How to be a better second shooter

This is going to be a two-part tips post. Coming up tomorrow will be tips on getting more second shooting work so make sure to check back at 11am EST

When I first started photographing weddings I second shot for anyone who would take me for about 3 months, it was a fascinating time seeing how other photographers interacted with clients and ran their businesses. I like to second shoot at least once or twice a year now as I still find it a valuable experience.

1. Be on the same page
It’s important to have clear expectations from the primary photographer about a bunch of things but especially:
a) Hours and pay
b) Image use – are you shooting on their cards? Are you responsible for post-processing (unusual but some photographers ask for this)? Can you use images in your portfolio? On your blog? On facebook? Everyone has different policies so find out in advance.
c) Is there any assisting work required (setting up lights/carrying bags) or is it purely second shooting?
d) Is the primary photographer good with you asking questions throughout the day (applies more to newer photographers) or do they prefer to keep this kind of chat to your dinner break
e) Is there is dress code?

2. Check your ego at the door
When you’re second shooting it’s a great time to see how someone else works. It’s awesome if a second shooter points out that the Father of the Bride’s boutonniere is upside down (helpful advice) but can be annoying if they’re questioning your lighting technique/suggesting alternate shots. Equally, the clients have likely hired the primary photographer for their specific style so unless requested by the primary it’s usually best not to try to set up shots, pose the couple, interfere with the job

3. They’re not your clients/it’s not your wedding
You are representing the primary photographer who has likely worked hard to book the wedding/build relationships with the clients and other vendors. Don’t bring or pass out your own business cards. Don’t encourage the couple to friend you on facebook. Don’t put together a sample album for the venue. Shocking but I’ve had second shooters do all of these (my bad for not setting clear expectations in the past). Most importantly be polite to the couple, their families and other guests.

4. Be a team player
If you’ve ever shot your own wedding you’ll know how crazy things can get. It’s awesome if you feel your second photographer who has your back – from grabbing you a glass of water to spotting that lens you left on the back pew of the church. Let’s say the primary photographer has asked you to take candids of guests at cocktail hour – of course you’d rather be out on the golf course taking killer pictures of the wedding party – but that’s not why you’re there.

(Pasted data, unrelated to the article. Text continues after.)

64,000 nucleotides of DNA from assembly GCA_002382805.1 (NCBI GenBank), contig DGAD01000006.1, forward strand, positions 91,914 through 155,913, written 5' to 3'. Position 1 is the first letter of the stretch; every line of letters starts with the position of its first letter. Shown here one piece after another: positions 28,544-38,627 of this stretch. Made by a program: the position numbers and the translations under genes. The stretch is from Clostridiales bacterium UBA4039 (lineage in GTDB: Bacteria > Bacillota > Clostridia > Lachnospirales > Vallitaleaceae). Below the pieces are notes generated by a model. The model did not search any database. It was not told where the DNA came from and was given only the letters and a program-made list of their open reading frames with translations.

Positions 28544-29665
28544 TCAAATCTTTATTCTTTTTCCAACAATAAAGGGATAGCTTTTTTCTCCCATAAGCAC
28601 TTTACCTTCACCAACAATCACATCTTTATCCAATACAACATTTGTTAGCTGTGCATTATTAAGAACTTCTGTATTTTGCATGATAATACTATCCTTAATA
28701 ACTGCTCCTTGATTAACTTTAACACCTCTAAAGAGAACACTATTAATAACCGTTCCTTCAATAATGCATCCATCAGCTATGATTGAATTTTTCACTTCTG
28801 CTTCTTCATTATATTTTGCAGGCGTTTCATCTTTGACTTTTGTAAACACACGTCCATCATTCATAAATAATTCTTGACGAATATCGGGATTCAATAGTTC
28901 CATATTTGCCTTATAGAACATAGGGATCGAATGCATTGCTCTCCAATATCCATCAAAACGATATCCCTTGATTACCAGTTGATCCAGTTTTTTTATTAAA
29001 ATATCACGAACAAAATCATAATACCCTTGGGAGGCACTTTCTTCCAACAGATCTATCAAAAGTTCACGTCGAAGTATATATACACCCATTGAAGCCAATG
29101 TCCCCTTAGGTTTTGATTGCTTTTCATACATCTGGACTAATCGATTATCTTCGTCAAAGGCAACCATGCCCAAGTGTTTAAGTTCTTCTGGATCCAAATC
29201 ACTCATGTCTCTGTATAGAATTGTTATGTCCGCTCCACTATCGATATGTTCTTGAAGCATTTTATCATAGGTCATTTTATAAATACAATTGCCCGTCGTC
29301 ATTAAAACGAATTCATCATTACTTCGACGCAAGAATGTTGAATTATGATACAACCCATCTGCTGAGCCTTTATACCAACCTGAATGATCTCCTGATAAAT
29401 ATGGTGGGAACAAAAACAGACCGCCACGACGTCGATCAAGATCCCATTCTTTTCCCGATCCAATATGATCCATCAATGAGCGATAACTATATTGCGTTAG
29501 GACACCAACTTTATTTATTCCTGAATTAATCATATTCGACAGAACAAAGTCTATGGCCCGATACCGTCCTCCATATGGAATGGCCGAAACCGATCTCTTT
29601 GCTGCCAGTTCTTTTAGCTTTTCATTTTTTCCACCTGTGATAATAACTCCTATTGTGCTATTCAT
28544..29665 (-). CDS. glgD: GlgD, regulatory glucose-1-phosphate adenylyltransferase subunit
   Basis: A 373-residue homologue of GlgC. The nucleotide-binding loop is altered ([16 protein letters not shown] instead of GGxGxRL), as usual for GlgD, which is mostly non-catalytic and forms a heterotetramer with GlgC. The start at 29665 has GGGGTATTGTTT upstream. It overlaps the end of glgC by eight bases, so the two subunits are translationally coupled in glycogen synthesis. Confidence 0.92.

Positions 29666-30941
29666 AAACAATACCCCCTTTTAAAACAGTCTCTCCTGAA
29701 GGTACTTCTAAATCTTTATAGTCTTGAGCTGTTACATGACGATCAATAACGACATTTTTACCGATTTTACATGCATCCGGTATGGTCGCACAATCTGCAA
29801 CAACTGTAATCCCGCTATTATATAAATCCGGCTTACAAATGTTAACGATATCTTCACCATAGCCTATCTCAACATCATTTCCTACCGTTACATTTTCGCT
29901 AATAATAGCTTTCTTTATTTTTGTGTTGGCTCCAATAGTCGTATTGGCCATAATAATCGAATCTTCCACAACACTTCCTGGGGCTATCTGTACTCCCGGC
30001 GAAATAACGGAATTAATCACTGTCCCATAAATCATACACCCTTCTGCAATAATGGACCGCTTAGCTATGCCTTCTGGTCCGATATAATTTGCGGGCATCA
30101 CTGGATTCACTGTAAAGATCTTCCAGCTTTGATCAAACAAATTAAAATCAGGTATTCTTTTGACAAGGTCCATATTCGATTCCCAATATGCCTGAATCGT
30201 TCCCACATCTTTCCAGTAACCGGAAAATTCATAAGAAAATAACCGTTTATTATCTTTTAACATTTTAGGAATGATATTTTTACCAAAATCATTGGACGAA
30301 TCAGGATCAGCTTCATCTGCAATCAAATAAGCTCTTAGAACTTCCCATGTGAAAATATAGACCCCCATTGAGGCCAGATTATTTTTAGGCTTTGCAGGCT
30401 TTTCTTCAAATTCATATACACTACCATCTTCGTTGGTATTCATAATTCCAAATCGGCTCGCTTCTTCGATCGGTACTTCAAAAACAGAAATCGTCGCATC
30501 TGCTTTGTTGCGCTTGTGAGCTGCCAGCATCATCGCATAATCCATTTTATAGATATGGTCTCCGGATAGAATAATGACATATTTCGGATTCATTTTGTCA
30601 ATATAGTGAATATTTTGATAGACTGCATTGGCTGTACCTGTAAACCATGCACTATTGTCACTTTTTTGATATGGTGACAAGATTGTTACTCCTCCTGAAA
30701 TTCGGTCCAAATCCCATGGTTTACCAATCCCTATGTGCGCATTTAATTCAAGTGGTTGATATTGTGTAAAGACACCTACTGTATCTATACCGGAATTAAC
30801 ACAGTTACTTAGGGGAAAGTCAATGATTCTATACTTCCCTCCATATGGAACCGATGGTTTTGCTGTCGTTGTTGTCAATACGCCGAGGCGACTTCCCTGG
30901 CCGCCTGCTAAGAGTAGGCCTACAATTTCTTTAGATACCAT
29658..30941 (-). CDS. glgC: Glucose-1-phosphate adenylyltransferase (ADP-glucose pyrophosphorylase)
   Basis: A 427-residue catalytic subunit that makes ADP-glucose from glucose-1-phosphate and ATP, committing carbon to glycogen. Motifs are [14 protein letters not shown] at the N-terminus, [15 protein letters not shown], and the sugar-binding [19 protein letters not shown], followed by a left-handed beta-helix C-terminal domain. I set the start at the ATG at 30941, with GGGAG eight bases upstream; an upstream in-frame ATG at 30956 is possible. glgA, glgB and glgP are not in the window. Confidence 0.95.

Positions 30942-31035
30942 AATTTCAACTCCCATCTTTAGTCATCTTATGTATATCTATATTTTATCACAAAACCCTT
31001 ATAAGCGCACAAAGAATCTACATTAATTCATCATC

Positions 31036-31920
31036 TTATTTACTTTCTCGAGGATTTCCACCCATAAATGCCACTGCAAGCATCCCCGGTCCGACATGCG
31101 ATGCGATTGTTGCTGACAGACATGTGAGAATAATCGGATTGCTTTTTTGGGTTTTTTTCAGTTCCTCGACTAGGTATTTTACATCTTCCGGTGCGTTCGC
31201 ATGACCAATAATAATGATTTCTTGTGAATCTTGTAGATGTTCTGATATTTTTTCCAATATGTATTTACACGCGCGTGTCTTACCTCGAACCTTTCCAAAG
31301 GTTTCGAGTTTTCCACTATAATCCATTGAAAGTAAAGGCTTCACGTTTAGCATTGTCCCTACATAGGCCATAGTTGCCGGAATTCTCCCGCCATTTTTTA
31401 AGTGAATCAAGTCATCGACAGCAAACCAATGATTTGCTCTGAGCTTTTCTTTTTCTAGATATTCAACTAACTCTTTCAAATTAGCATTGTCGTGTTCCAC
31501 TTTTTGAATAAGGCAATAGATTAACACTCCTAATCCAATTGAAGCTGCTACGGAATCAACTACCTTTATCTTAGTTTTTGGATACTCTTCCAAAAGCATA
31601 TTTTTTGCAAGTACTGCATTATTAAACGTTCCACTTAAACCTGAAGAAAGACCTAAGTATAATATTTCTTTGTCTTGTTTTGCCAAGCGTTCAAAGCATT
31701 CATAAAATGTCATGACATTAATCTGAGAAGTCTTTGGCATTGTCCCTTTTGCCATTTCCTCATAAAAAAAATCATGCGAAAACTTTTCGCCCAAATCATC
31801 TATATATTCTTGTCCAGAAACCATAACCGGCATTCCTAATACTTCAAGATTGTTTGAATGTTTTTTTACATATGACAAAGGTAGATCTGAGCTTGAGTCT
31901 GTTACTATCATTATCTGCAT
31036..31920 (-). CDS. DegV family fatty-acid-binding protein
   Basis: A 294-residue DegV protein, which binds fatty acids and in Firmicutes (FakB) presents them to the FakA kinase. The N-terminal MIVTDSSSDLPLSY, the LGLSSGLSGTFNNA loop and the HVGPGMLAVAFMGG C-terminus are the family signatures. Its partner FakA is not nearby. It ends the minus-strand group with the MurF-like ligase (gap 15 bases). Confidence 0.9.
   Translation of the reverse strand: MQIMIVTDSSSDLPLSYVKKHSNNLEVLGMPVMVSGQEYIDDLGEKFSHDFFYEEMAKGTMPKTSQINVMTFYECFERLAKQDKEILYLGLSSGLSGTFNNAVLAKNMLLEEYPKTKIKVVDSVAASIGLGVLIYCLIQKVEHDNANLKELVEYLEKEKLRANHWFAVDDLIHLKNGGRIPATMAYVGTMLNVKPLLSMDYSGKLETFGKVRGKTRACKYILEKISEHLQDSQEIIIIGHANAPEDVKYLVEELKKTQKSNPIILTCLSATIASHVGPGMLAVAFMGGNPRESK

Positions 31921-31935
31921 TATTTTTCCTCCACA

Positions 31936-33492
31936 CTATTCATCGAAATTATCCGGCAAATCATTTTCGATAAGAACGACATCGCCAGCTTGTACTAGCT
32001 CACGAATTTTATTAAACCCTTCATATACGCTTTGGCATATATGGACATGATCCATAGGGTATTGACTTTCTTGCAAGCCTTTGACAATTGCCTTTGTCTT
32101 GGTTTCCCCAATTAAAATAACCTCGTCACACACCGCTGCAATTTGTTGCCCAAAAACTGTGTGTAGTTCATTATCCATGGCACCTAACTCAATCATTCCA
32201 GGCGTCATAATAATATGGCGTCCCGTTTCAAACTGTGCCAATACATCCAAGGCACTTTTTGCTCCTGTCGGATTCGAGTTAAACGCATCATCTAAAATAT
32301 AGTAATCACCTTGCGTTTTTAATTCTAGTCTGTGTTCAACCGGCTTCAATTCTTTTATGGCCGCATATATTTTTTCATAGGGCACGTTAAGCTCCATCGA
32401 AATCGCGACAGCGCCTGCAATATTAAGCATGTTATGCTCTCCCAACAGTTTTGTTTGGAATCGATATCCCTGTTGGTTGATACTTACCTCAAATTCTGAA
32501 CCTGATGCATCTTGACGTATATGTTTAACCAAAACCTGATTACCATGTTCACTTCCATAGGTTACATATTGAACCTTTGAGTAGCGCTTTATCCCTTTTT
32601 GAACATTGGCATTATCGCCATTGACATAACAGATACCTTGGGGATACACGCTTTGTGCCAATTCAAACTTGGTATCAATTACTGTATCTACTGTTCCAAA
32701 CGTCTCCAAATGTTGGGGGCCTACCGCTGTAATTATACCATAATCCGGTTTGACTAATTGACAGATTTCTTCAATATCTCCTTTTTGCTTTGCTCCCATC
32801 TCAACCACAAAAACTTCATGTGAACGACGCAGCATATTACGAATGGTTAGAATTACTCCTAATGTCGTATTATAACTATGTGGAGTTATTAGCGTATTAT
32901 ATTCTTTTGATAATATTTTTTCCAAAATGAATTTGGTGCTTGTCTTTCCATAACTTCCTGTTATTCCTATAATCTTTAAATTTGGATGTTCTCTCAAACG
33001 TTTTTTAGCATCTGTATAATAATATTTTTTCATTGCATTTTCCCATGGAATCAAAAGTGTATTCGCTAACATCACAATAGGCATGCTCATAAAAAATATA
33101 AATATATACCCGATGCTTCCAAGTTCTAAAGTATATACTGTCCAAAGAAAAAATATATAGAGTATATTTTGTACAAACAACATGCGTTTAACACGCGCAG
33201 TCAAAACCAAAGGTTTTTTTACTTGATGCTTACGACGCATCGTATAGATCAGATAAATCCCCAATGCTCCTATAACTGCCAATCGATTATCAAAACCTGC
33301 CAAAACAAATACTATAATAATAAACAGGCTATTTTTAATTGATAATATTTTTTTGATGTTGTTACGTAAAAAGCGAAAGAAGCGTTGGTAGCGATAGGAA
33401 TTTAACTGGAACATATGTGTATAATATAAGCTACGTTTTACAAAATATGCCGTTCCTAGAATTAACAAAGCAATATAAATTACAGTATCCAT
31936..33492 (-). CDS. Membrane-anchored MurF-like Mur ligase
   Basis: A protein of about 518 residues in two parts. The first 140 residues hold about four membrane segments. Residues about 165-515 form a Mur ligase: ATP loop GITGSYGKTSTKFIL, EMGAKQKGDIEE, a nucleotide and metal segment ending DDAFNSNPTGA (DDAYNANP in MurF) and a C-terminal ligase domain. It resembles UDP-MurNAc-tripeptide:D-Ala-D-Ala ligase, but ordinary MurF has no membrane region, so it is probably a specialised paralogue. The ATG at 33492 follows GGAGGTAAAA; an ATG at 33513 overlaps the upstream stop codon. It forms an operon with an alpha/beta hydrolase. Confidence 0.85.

5. Listen to requests/instructions
If the primary photographer asks you to do/not do something there’s usually a really good reason. Even if you would normally do this at your own wedding you’re not at your own wedding. The primary photographer may have information you don’t know about – photography restrictions in church, specific shot requests from the clients etc etc – it’s really helpful to listen and act accordingly

6. Sync your cameras with the primary!

7.  Anticipate
One of the things that truly makes a stellar second photographer in my opinion is when they’re paying attention to the primary photographer and acting accordingly. If the primary is on one side of the church during the vows and the second can see they’re shooting landscape with a 70-200mm, it’s awesome to get the same shot from the exact opposite side of the church. Conversely during the first dance, if the primary is shooting long with the 70-200mm it can be great for the second to get some wide shots. Pay attention to what the parents/grandparents/siblings of the couple look like during the ceremony – if the primary is shooting the couple and the speaker during toasts, try to get some great reaction shots of close family and friends

8. Stay out of the shot!!!
This seems obvious but if you’re usually a primary photographer it can be quite a challenge to remind yourself that you need to be conscious not to get in the shot. Be aware of their position/angle at all times and move quickly.

9. Alert the primary photographer if you have an issue.
Of course, use your common sense here but if you have an equipment problem or you’re really struggling with lighting something ask them if they have a second to help you. They’ll probably prefer to help for a few minutes vs. get unusable images

10. Make it count!
Unless the primary photographer has tasked you with getting the “safe” or must have shots eg. the kiss, the ring exchange, second shooting gives you a little more flexibility and time in composing your images and watching for the best expressions. I’d rather have 200 amazing images vs. 1000 “over my shoulder” duplicate images.


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